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Why Is My Kid Excessively Blinking?

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A close-up of a young girl forcefully blinking.

If you’ve been noticing that your child is blinking far more often than usual, there’s no need to panic. Blinking is perfectly natural, and it’s rarely a sign of any eye conditions or diseases—though it’s often a sign they should visit their eye doctor. However, it’s not uncommon to worry about your little one. Why could they be blinking so much?

Usually, excessive blinking is due to allergies or dry eyes. But if you notice your child is squinting often, they could be developing an eye condition. If their vision is clear and they don’t have any conditions, it could simply be an involuntary tic that’ll go away with age.

Why Is My Child Blinking So Much?

Blinking is a perfectly natural and necessary function. It helps keep the eyes clean, moisturized, and protected. But if you’ve noticed your child is blinking more than usual, you might be a little concerned. It’s a cause of concern for many parents—after all, you want your child to have clear vision.

In most cases, frequent blinking isn’t a sign of a serious issue. But it’s crucial to understand what could be causing this to start developing. There are several things that can cause your child to begin blinking excessively, including:

  • Allergies
  • Dry eyes
  • Vision problems
  • Involuntary tics

If you’re worried that your child is blinking too much, schedule a children’s eye exam with your optometrist. This can help you gain a better understanding of what’s developing.


An allergy is like your body overreacting to a certain allergen. Whether it’s dust, pollen, dander, or something else, allergens can often cause a significant reaction across the body. And when this starts to happen, sensitive areas—like the eyes—are particularly vulnerable.

When your body has an allergic reaction to any kind of irritant, the eye starts to:

  • Produce excessive tears, resulting in watery eyes that need to be blinked away
  • Become inflamed and itchy, which can cause discomfort
  • Become light sensitive, causing frequent squinting

In many cases, people subconsciously try to blink away the irritant. Look for other signs of allergic reactions, like visible redness or sneezing, to determine if this is what’s causing your child to blink excessively.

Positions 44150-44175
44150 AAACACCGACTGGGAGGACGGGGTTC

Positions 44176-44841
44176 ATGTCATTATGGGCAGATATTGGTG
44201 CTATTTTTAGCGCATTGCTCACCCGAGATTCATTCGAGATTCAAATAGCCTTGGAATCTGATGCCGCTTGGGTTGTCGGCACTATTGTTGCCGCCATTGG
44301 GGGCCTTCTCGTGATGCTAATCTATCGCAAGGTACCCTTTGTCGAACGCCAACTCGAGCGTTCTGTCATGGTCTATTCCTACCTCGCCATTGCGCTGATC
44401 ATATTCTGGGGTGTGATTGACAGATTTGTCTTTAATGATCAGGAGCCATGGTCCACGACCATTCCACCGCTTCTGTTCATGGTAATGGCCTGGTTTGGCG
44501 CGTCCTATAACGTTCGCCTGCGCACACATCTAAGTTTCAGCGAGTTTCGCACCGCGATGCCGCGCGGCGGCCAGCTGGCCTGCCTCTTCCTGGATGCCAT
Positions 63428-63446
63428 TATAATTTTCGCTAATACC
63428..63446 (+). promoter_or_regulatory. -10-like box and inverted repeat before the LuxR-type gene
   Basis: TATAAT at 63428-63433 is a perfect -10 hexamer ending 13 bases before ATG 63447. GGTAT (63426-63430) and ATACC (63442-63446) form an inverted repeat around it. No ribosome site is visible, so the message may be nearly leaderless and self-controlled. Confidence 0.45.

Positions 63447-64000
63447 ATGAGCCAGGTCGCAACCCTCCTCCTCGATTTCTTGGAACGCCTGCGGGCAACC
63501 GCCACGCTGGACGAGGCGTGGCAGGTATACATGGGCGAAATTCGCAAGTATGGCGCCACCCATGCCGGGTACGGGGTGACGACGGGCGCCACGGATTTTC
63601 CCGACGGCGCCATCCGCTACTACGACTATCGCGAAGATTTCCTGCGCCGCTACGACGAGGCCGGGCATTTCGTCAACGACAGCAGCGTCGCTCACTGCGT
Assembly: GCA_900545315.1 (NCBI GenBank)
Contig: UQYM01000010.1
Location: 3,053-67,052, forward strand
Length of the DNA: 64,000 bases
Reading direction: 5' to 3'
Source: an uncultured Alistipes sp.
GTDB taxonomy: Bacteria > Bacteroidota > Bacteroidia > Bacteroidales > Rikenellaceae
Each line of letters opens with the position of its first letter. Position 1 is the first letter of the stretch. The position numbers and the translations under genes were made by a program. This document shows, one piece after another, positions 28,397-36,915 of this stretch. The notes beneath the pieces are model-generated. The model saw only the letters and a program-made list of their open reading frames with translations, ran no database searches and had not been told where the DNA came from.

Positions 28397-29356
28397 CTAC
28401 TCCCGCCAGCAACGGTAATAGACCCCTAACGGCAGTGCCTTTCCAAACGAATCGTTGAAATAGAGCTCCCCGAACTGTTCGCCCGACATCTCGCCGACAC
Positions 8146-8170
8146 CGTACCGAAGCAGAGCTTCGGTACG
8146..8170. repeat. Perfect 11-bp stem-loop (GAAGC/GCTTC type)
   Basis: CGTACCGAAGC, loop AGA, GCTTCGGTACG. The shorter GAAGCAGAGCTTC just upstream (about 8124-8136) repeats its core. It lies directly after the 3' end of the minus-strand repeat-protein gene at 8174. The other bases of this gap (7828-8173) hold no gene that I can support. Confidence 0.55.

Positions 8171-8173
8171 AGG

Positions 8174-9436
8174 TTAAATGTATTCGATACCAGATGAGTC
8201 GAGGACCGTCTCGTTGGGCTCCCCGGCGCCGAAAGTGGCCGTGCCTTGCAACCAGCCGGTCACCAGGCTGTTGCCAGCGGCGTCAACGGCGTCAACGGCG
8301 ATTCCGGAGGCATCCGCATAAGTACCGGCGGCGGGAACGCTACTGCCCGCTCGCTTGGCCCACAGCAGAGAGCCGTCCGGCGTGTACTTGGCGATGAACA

Dry Eyes

A boy rubbing his eyes while reading a book.

Have you ever felt like your eyes are burning and irritated? That’s often dry eye disease, a condition that develops when the eye can’t produce enough tears or produces tears that evaporate too soon. It leads to dryness and discomfort, and many people find themselves blinking often to try and accommodate.

This condition is often caused by an issue with the meibomian glands, small glands located near the base of your eyelids that produce oils for your tears. These oils stop the tears from evaporating too quickly, so when there aren’t enough produced, the tears aren’t stable enough to do their job. Fortunately, this problem can be fixed with dry eye therapy with your optometrist.

Dry eye disease can also develop due to:

  • Exposure to smoke, dust, or too dry air (like in air-conditioned or heated rooms)
  • Excessive screen time, as people tend to blink less when using these screens
  • Dehydration
  • Certain medications like antihistamines or decongestants

This condition often causes children to blink rapidly as they try to replenish their tear film. Fortunately, dry eye disease is highly treatable!

Vision Problems

Children may also blink more if they’re having trouble seeing. Several vision problems can start to develop when you’re younger, and if you don’t know what to look for, they might go unnoticed until they’re significantly affecting your child.

Refractive errors are a common development. These occur when the eye grows unusually, and its shape leads to light refracting wrong. There are three types of refractive errors that can develop in children:

  • Myopia, better known as nearsightedness
  • Hyperopia, or farsightedness
  • Astigmatism, where the cornea is shaped improperly and causes vision problems at various distances

These can all cause eye strain if they’re undiagnosed. Your child’s eyes may be working harder than they have to, and blinking may be bringing them relief. If you’ve noticed your child is squinting often, moving things closer or further from their face, and complaining about headaches, you should schedule an eye appointment with your optometrist.

Involuntary Tics

Involuntary tics are sudden, uncontrolled movements or sounds that people can make. And blinking can often simply be this. If your child has no eye problems or allergies, they may have developed an involuntary tic.

There’s good news: these tics are common and usually go away on their own. However, it can help to visit a healthcare professional if it is frequently recurring. Tics can be a sign of a neurological disorder or a response to stress, so it’s important to understand what’s causing your child to be developing their tics.

What to Do if Your Child Is Blinking Too Much

If you’re concerned about your child’s excessive blinking, come visit us at Total Vision Rancho Bernardo. We can perform a comprehensive children’s eye exam to determine the underlying cause and may be able to recommend appropriate treatment. We’re committed to taking care of your child’s eye health, so book an appointment with us today!

Written by Total Vision

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